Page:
BY DYKE HENDRICKSON
---- — NEWBURYPORT — The future of the city’s central waterfront has been debated, sometimes angrily, for close to four decades. But last night it appeared that a new era might have been broached — one of compromise.
The scene was an open meeting of the Newburyport Redevelopment Authority at the public library, and the program room there drew an overflow crowd of close to 100.
Mayor Donna Holaday set the tone by opening the meeting with a call for compromise, “a common ground so we can improve the riverfront and get rid of the dirt lots.”
Holaday said she had met earlier yesterday with members of the Committee for an Open Waterfront, which ardently opposes any commercial development on the riverfront. The mayor said she is open to more dialogue so that residents can come to some kind of consensus.
The meeting ended after 1 hour and 45 minutes without a compromise. But many residents seemed relieved that their ideas were being aired.
“Whatever we do, let’s try to find an 85 percent buy-in,” veteran waterfront-watcher Tom Gould said. “Let’s compromise because we don’t want the community divided if plans move forward.”
The NRA has been working with MassDevelopment, a quasi-public state institution interested in generating commerce, and Union Studio, a Providence urban-planning consultancy, to create a vision for the 4.2 acres it, not the city, owns along the riverfront.
Though the NRA conducts regularly posted meetings and manages its own website, last night’s session was one of the first designed to elicit reaction from residents. Other public sessions have featured planning professionals discussing the potential of the park.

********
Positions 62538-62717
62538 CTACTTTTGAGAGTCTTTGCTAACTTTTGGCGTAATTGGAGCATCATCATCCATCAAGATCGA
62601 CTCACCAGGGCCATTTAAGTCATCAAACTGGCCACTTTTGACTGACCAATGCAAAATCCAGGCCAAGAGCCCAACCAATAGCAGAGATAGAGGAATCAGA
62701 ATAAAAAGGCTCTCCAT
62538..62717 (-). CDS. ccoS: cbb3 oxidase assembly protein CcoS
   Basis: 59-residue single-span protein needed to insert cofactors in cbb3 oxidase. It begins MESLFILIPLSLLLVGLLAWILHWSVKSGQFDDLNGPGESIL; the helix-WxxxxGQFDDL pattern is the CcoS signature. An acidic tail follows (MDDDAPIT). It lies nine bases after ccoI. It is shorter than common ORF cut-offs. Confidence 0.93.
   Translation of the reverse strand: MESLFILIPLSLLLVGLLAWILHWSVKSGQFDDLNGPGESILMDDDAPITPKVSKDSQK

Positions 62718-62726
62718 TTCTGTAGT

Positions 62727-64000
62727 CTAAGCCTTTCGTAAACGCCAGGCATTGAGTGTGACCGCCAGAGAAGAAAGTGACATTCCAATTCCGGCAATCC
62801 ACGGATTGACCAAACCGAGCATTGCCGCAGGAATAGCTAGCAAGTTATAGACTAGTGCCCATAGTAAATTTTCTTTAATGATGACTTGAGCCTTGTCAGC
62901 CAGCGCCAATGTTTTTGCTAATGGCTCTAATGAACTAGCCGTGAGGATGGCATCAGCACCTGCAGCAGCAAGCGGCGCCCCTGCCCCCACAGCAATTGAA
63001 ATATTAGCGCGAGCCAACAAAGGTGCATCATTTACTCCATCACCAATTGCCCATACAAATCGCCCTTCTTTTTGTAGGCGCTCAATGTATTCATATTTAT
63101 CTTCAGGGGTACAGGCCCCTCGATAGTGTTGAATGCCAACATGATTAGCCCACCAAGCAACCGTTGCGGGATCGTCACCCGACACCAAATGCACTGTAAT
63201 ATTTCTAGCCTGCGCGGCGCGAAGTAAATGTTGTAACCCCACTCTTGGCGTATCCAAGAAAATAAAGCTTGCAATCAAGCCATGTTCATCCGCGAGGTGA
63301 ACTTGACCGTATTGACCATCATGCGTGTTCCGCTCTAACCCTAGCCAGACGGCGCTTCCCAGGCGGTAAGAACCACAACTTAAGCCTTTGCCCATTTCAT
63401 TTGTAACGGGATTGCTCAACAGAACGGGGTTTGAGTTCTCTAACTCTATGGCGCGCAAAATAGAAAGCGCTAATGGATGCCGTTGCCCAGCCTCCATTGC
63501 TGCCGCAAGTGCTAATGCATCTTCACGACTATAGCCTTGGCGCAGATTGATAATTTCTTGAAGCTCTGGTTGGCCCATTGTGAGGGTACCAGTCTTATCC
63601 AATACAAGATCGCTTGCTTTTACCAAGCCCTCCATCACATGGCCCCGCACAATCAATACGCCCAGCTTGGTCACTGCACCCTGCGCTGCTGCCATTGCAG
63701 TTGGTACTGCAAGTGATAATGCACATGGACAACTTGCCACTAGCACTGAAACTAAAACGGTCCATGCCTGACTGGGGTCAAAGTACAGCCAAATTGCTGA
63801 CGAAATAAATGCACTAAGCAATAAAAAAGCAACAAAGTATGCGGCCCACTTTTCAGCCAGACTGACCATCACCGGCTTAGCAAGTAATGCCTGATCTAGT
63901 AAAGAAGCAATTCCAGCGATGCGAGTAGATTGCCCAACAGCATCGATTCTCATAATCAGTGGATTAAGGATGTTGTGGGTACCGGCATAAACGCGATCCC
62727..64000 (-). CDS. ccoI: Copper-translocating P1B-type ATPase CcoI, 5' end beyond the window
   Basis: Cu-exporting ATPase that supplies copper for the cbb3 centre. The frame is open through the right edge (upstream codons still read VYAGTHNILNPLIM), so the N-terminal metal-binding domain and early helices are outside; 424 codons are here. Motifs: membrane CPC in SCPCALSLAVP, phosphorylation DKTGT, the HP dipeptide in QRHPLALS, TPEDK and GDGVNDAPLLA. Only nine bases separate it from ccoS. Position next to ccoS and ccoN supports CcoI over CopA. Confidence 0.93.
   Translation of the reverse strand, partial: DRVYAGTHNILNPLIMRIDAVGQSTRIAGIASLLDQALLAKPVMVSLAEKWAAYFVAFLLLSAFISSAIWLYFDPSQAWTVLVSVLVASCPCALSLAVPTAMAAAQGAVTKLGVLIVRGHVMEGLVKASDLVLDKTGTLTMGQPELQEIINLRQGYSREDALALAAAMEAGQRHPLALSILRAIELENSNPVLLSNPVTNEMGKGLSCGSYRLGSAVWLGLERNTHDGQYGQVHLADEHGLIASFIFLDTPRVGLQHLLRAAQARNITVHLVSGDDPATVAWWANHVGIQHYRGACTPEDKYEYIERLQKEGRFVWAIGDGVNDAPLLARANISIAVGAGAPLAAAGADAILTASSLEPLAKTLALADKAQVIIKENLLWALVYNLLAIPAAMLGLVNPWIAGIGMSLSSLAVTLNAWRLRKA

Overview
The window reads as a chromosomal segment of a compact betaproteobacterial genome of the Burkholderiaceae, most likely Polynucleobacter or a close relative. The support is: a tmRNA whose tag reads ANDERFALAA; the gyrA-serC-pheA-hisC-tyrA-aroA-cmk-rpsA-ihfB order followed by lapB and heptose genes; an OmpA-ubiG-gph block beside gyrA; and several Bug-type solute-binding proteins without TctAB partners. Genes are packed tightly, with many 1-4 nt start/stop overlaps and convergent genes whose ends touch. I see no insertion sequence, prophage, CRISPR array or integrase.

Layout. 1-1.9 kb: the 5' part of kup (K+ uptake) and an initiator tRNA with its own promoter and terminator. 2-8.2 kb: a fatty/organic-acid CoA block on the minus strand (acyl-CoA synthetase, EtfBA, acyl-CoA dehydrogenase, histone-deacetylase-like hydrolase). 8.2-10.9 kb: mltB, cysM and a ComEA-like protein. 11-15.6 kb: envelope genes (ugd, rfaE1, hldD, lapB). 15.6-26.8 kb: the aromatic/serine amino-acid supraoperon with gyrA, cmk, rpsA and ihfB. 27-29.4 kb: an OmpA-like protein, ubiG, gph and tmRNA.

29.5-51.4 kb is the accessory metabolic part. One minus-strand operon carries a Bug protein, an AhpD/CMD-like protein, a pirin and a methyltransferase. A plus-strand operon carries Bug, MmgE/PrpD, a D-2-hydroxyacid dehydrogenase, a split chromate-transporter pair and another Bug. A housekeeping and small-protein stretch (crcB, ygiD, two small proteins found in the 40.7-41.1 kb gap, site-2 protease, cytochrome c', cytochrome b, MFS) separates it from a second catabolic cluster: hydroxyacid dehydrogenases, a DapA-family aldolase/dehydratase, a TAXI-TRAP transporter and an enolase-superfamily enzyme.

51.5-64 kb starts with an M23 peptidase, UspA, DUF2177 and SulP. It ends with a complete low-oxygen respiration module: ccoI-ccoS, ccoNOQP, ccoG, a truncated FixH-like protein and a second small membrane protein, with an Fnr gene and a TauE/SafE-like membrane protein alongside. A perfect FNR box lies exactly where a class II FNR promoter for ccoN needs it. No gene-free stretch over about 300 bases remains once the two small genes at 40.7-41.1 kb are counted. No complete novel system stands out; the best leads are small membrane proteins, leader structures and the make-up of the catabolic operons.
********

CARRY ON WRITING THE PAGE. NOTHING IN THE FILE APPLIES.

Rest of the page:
There was still a wide gap in how citizens view the NRA’s tentative vision of developing two commercial buildings with condominiums in order to generate funds to expand the park.
Resident Jim Roy said, “The future of the entire waterfront involves (developer Stephen) Karp downriver, and Karp upriver.
“Some day, he (or his company) will go into action and we will be happy we kept this land open.”
Karp’s Newburyport Development owns about 50 parcels on or near the waterfront.
But Paul Dahn, who identified himself as a member of the Harbor Commission, said the vision that Union Studio has advanced is an appealing one. “I support the development that will bring improvements,” he said.
Several other speakers expressed support for the tentative vision that calls for two commercial structures and a larger public park.
NRA Chairman James Shanley stressed that his board has not finalized any plans and that it is open to more input. He said one of the organization’s goals is to open the waterfront to more uses such as shops and restaurants, so more people can enjoy it.
NRA members stressed that two commercial buildings, which could include 30 to 35 condominium units, are important components if enough money is to be generated to create a park.
In answer to questions, NRA members said they did not have hard numbers on what it would cost to build a park and maintain it. That could come when an official request for proposals is extended, and there is no date for an RFP to be released.
Former Mayor Mary Carrier said that the NRA should not sell the land to developers. “We’ve done that in the past, and it cost us thousands to straighten out the situation,” she said.
NRA members say they haven’t decided whether to sell or lease their property.
Several leaders of the COW organization said they would like to look into raising money to develop a park from private sources.
Though no action was taken, the session marked greater involvement by city officials in finding consensus.
Last night, city Planner Andy Port and senior project manager Geordie Vining took major roles in explaining possible scenarios and in moderating the spirited debate.
Holaday, who appeared to be refocusing the parameters of the debate, was the lead figure and she said she is willing to look at an alternative plan soon to be proposed by architects retained by COW.
That plan is expected to be made public within a week and reportedly has one salient characteristic — no commercial structures.